Updates in Therapies of Relapsed and Refractory Follicular Lymphoma - Episode 5
Javier L. Munoz, MD, MS, FACP, discusses how the sequencing of therapies has changed in the last year.
Kristie L. Kahl: Can you talk about the efficacy in patients with the EZH2 mutation and in the wild-type population?
Javier L. Munoz, MD, MS, FACP: This clinical trial, again, published in Lancet Oncology in October 2020, slightly behind the actual FDA approval of tazemetostat for follicular lymphoma in June 2020, regarding efficacy and looking at the primary end point of PFS [progression- free survival], it was 13.8 months in the EZH2 mutated cohort and 11.1 months in the EZH2 wild-type cohort. Regarding toxicity, grade 3 or higher events were uncommon. When it comes to thrombocytopenia, it was 3%; neutropenia, grade 3 or higher, 3%; and 2% when it comes to anemia. There were no treatment-related deaths. So as a summary, what are the implications of this approval in the treatment of follicular lymphoma? You have a new oral option. It's a nonchemotherapy agent that has, luckily, small levels of severe grade 3 or higher toxicity, and has a reasonable efficacy when it comes to the primary end point of the study, progression-free survival in this case.
Kristie L. Kahl: Dr Munoz, how has sequencing of therapy changed over the last year? In particular, where does [tazemetostat] fit into your treatment plan? Moreover, how does the availability of new therapies affect your sequencing?
Javier L. Munoz, MD, MS, FACP: Relapsed follicular lymphoma typically responds to additional therapy. The duration of remission usually becomes shorter with each subsequent therapy. As we have acquired more tools in the tool belt, the sequencing of therapies also becomes more challenging. Most patients with follicular lymphoma experience multiple relapses and will be treated with many of the available agents at some point during their journey. It is not necessarily a question of if, but rather a question of when. A preferred therapeutic paradigm has not been established, and it depends on patient characteristics and disease characteristics. There are some treatments that are intravenous, and some are oral, as you know. My personal bias is to avoid chemotherapy regimens as much as possible. Even more so during this COVID-19 pandemic, I have tried very hard to favor oral novel agents instead of prescribing intravenous chemotherapies, to try to keep the patients at home as much as possible. So, I'm very happy to have oral therapies available, particularly as my treatment focuses on symptom control and improvement of quality of life instead of other end points.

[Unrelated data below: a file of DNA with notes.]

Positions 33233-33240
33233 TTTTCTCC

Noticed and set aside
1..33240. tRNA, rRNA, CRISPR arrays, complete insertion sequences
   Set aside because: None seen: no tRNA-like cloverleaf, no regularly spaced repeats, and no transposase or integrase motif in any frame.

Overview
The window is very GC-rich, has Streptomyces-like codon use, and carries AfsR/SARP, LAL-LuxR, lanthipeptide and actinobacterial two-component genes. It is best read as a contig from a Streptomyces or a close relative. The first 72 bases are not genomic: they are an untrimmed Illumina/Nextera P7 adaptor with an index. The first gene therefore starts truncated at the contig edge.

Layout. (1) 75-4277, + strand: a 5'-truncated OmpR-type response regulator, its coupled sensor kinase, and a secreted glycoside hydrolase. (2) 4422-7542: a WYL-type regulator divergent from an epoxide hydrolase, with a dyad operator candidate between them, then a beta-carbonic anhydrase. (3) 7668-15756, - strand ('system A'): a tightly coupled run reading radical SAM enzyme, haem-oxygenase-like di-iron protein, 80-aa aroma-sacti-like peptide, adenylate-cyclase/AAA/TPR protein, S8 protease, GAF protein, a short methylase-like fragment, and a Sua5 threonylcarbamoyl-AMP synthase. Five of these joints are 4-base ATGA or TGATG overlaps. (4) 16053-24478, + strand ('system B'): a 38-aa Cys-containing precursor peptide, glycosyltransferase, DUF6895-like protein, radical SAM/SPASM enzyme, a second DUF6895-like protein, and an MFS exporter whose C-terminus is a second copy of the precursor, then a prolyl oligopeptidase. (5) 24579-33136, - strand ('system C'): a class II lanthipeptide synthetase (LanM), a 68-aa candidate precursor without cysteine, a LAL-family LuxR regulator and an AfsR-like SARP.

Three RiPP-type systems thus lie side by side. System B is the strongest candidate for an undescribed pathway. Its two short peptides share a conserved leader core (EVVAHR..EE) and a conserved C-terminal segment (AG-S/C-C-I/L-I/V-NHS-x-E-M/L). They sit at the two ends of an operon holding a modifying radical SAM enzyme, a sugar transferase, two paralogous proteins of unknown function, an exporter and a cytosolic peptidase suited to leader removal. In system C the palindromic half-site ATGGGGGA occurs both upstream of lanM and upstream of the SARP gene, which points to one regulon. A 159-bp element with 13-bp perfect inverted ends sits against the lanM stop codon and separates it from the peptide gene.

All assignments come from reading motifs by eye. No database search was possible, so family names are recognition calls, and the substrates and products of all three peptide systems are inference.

Regarding tazemetostat, I use it per label, so that would be for patients with an EZH2 mutation, with relapsed/refractory disease after 2 or more lines of systemic therapy, or for EZH2 wild type or unknown with relapsed/refractory disease in patients who do not have satisfactory alternative options. While testing for EZH2 mutations can identify patients who are more likely to respond to the EZH2 inhibitor, responses have also been seen in patients without EZH2 mutations. For patients who can tolerate the expected toxicity from CAR [chimeric antigen receptor] T cells and who have faced short duration of remission, for example, POD24 [progression of disease within 24 months], I do consider CAR T cells a viable option. For most of the patients, I choose one of the novel agents that are FDA approved in the third line or later, and of course I always consider enrolling a patient in a clinical trial, if such an option is available.
Kristie L. Kahl: Thank you, and thank you all for watching Cancer Network®'s OncView® program from MJH Studios™. We hope you found this to be valuable to your clinical practice.
Transcript edited for clarity.